Sent: Sunday, September 22, 2002 4:29 PM

To: Losmandy_users@yahoogroups.com

Subject: [Losmandy_users] Pier/Tripod for HGM Titan



Does anyone know if the HGM Titan can be used on the HGM 200 tripod?

I've mounted my HGM 200 permanently, but still like to go to remote

sites.



TIA for any help.



-- Gil











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----------------------------

#11923 Sep 23, 2002

Hello

The tripod is the same as the HGM200.

Scott



--- In Losmandy_users@y..., "Michael Downing" michael@s...> wrote:

> Hi Gil,

> It looks to be the same tripod as the HGM-200, the base of the Titan

> looks like the same base as the HGM-200, of course the only true

way to

> know will be when you order that titan mount you can ask Scott. :-)

>

> Michael Downing

> www.astroden.com www.astroden.com/>

>

>

>

> -----Original Message-----

> From: Gil Shillcutt [mailto:astrocycle@y...]

> Sent: Sunday, September 22, 2002 4:29 PM

> To: Losmandy_users@y...

> Subject: [Losmandy_users] Pier/Tripod for HGM Titan

>

> Does anyone know if the HGM Titan can be used on the HGM 200

tripod?

> I've mounted my HGM 200 permanently, but still like to go to remote

> sites.

>

> TIA for any help.

>

> -- Gil

>

>

>

>

>

> Yahoo! Groups Sponsor

>

>

> ADVERTISEMENT

>

>

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> To unsubscribe from this group, send an email to:

> Losmandy_users-unsubscribe@e...

>

>

>

> Your use of Yahoo! Groups is subject to the Yahoo!

> docs.yahoo.com/info/terms/> Terms of Service.

>

>

> [Non-text portions of this message have been removed]



----------------------------

#11924 Sep 23, 2002

Hi Scott,

Are those mounts shipping yet?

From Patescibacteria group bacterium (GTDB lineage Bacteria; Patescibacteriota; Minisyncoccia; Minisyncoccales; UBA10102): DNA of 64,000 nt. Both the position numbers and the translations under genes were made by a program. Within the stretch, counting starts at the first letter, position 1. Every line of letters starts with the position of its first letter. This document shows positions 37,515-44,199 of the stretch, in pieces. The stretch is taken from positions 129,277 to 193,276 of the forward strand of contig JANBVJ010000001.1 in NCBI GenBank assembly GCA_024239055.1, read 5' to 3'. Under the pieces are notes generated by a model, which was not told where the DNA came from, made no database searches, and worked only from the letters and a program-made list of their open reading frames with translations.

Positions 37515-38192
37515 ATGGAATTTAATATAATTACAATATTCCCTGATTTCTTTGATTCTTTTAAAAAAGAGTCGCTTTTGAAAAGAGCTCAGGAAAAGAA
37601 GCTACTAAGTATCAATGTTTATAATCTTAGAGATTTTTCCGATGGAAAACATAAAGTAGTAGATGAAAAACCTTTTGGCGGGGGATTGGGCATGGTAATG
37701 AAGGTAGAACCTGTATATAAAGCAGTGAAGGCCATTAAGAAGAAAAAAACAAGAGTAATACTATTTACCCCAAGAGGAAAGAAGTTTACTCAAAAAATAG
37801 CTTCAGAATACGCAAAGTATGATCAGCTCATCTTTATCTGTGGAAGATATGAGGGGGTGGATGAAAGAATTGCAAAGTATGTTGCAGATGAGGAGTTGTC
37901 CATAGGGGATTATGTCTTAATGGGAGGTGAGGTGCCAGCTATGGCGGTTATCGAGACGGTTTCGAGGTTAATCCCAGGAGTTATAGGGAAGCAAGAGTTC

What is the lead time on them?



Thanks

Michael Downing

www.astroden.com www.astroden.com/>







-----Original Message-----

From: losmandy [mailto:scott@...]

Sent: Monday, September 23, 2002 2:57 PM

To: Losmandy_users@yahoogroups.com

Subject: [Losmandy_users] Re: Pier/Tripod for HGM Titan



Hello

The tripod is the same as the HGM200.

Scott



--- In Losmandy_users@y..., "Michael Downing" michael@s...> wrote:

> Hi Gil,

> It looks to be the same tripod as the HGM-200, the base of the Titan

> looks like the same base as the HGM-200, of course the only true

way to

> know will be when you order that titan mount you can ask Scott. :-)

>

> Michael Downing

> www.astroden.com www.astroden.com/>

>

>

>

> -----Original Message-----

> From: Gil Shillcutt [mailto:astrocycle@y...]

> Sent: Sunday, September 22, 2002 4:29 PM

> To: Losmandy_users@y...

> Subject: [Losmandy_users] Pier/Tripod for HGM Titan

>

> Does anyone know if the HGM Titan can be used on the HGM 200

tripod?

> I've mounted my HGM 200 permanently, but still like to go to remote

> sites.

>

> TIA for any help.

>

> -- Gil

>

>

>

>

>

> Yahoo! Groups Sponsor

>

>

> ADVERTISEMENT

>

>

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----------------------------

#11928 Sep 23, 2002

Hello Michael

3-4 weeks.

Scott



--- In Losmandy_users@y..., "Michael Downing" michael@s...> wrote:

> Hi Scott,

> Are those mounts shipping yet?

> What is the lead time on them?

>

> Thanks

> Michael Downing

> www.astroden.com www.astroden.com/>

>

>

>

> -----Original Message-----

> From: losmandy [mailto:scott@l...]

> Sent: Monday, September 23, 2002 2:57 PM

> To: Losmandy_users@y...

> Subject: [Losmandy_users] Re: Pier/Tripod for HGM Titan

>

> Hello